Ultimate Beneficial Owner (UBO)
The concept of “Ultimate Beneficial Owner” (or UBO) is critically important in corporate law and anti-money laundering. However, the term isn’t always easy to define. Moreover, once a definition is settled on, determining a company’s Ultimate Beneficial Owner can often be even more challenging - particularly when fraudulent parties attempt to mask illicit activity. Yet as governments and businesses around the world take more action in identifying and tracking UBOs for crime prevention and risk management purposes, having the tools to do this properly becomes all the more critical.
What is a UBO?
Ultimate Beneficial Owner(s), or UBOs, are the ultimate beneficiary or beneficiaries of a company or legal entity. It’s important to understand that UBOs can be defined differently depending on jurisdiction. In broad terms, a UBO can be defined as someone who retains a minimum of 10-25% (again, depending on the jurisdiction) of the voting rights or capital of the entity in question.
Ultimate Beneficial Ownership is important to identify because it provides insight into a business’s proper ownership structure and control. The concept of UBO has become increasingly important in recent years due to its role in corporate law and Anti-Money Laundering (AML) regulations.
To fully comply with laws, businesses must be able to accurately identify their UBOs and ensure that all necessary information is properly reported. However, identifying a company’s UBO can be difficult. That said, there are various ways it can be done depending on the specific circumstances.
For example, if another entity owns a company – as in another corporation or trust – it might require additional research to determine who actually holds the majority stake in the organization. Additionally, some companies may have multiple layers of ownership, further complicating identifying the Ultimate Beneficial Owner.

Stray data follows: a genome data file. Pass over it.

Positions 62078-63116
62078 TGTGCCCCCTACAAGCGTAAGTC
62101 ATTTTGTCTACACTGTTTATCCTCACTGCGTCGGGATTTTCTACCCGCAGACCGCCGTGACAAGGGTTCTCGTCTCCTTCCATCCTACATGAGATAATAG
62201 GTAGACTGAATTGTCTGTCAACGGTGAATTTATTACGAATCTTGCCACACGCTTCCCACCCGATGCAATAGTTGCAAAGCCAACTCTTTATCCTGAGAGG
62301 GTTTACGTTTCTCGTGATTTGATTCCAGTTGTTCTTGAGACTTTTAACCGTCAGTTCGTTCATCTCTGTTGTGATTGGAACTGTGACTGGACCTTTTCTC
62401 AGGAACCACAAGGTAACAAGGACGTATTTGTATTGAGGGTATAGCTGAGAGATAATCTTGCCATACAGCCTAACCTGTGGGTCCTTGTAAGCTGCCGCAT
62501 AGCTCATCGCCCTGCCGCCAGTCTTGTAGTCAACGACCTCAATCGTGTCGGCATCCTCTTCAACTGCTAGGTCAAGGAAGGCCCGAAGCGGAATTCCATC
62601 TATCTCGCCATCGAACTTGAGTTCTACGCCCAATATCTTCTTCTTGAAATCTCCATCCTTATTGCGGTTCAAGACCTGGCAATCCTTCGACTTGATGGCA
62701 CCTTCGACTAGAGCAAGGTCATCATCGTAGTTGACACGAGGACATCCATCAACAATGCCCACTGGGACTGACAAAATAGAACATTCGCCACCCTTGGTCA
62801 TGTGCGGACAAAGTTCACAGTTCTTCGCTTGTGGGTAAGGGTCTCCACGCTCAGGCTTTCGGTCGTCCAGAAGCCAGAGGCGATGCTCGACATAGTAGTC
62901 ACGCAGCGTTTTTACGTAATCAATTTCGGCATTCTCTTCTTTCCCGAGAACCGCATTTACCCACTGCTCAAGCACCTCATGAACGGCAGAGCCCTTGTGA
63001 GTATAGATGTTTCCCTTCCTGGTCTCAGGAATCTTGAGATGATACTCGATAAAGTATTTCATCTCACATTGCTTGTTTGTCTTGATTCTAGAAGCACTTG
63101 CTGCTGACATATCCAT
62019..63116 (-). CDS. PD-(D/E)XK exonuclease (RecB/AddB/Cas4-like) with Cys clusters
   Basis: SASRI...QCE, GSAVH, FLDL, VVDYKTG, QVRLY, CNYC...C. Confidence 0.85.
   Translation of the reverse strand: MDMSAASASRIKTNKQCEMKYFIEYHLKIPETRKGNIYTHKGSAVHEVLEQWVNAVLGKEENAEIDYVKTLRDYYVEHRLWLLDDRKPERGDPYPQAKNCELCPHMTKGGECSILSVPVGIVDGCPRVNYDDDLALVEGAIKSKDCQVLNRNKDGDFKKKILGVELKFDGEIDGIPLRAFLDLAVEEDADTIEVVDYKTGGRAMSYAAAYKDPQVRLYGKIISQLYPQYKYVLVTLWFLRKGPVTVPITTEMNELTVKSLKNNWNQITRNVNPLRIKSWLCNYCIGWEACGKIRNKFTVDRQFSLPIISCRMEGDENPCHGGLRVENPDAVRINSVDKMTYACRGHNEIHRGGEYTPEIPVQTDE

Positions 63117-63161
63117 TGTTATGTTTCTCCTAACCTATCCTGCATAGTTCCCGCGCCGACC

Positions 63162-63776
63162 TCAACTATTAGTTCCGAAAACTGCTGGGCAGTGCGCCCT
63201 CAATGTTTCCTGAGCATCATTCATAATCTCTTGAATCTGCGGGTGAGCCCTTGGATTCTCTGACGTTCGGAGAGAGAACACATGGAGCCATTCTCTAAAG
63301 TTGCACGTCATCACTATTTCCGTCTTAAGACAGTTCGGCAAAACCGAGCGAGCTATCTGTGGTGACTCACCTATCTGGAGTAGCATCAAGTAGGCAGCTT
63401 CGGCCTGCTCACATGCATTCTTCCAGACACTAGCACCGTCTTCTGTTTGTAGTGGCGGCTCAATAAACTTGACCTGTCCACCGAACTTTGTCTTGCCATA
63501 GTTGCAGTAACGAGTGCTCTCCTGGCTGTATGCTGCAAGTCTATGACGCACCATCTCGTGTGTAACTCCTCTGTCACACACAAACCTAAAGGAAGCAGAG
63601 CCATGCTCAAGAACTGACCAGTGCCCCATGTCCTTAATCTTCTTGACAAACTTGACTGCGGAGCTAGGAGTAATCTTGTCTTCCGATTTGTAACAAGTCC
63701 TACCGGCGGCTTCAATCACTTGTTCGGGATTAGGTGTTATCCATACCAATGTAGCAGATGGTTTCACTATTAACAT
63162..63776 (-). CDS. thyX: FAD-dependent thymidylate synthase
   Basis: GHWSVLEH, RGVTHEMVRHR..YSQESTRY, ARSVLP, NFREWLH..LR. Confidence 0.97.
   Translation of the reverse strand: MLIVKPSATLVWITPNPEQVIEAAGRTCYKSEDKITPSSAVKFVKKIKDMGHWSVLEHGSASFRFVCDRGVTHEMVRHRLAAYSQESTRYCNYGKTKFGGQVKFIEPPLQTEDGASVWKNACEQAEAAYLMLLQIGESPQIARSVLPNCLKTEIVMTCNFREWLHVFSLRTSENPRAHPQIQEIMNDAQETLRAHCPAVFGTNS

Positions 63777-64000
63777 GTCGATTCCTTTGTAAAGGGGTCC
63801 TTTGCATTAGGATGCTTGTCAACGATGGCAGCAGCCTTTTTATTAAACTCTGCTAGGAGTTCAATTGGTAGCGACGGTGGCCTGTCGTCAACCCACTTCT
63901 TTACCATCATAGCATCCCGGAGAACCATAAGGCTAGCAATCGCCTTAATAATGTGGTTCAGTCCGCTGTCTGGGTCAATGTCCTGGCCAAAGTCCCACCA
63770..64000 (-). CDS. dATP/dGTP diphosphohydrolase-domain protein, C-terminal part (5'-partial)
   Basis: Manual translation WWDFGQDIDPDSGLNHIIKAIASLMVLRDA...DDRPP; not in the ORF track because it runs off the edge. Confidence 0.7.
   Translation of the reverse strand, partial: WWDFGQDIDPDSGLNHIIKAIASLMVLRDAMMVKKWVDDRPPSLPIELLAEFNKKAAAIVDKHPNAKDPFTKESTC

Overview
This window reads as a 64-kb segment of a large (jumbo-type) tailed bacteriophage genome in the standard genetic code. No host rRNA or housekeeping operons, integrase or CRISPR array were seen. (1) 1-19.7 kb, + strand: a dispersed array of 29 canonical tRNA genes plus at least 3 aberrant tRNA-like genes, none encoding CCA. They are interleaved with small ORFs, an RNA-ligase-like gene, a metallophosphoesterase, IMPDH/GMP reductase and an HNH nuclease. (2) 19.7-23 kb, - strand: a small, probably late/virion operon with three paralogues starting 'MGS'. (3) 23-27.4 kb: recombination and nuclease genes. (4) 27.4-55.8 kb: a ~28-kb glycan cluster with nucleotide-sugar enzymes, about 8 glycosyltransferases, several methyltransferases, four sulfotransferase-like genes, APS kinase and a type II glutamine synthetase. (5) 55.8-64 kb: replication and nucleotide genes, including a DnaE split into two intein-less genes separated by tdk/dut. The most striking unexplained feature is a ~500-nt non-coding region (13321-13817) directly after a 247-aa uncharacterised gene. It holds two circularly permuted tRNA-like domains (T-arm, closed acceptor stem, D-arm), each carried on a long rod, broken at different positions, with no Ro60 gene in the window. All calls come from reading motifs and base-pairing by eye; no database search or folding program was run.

In its simplest iteration, an Ultimate Beneficial Owner is the natural person(s) who benefit from a company’s activity or a financial transaction.
For example, a software business owner would clearly be that company's Ultimate Beneficial Owner, but this can extend further. As the regulatory body Financial Action Task Force (FATF) states in their Guidance on Transparency and Beneficial Ownership, the term “also includes those persons who exercise ultimate effective control over a legal person or arrangement.” This can mean shareholders or other individuals not on the books, who have sway over the company or reap its rewards, are also of interest.
It is important to note that the term ultimate beneficial owner does not include legal entities but seeks to get at the identity of an actual human being benefiting from control/ownership. So if the software business is owned by a chain of various LLCs and shell companies, determining the UBO would mean finding the person at the end of that chain.
In the United States, the importance of beneficial ownership continues to become more pronounced in the fight against illegal activity. The Anti-Money Laundering Act of 2020 (AMLA) is an update to the 1970's U.S. Bank Secrecy Act (BSA) and directly impacts the Anti-Money Laundering (AML) regime.
Since then, FATF has established guidance for determining or establishing Ultimate Beneficial Ownership. Per the guidance, UBOs might:
- Own a minimum of 25% share capital
- Exercise a minimum of 25% voting rights
- Be beneficiaries of a minimum of 25% entity capital
- Have power of attorney (POA)
- Be nominee or corporate directors appointed to shelter or shield true firm owners
- Be shareholders – even if their shares can be anonymously transferred
Note, what constitutes “substantial control” is not defined in the statute and will need to be defined by regulation. To this end, FinCEN released its first regulatory action in April 2021, announcing the proposed implementation of beneficial ownership information reporting provisions of the Corporate Transparency Act (CTA) - a part of the AML Act of 2020. Such provisions would require companies to disclose UBO information to a corporate registry managed by FinCEN. This is a massive step in the U.S. context and, as legal analysts point out, is “aimed at shell companies that act as “Russian nesting ‘Matryoshka’ dolls” to hide illicit activities.”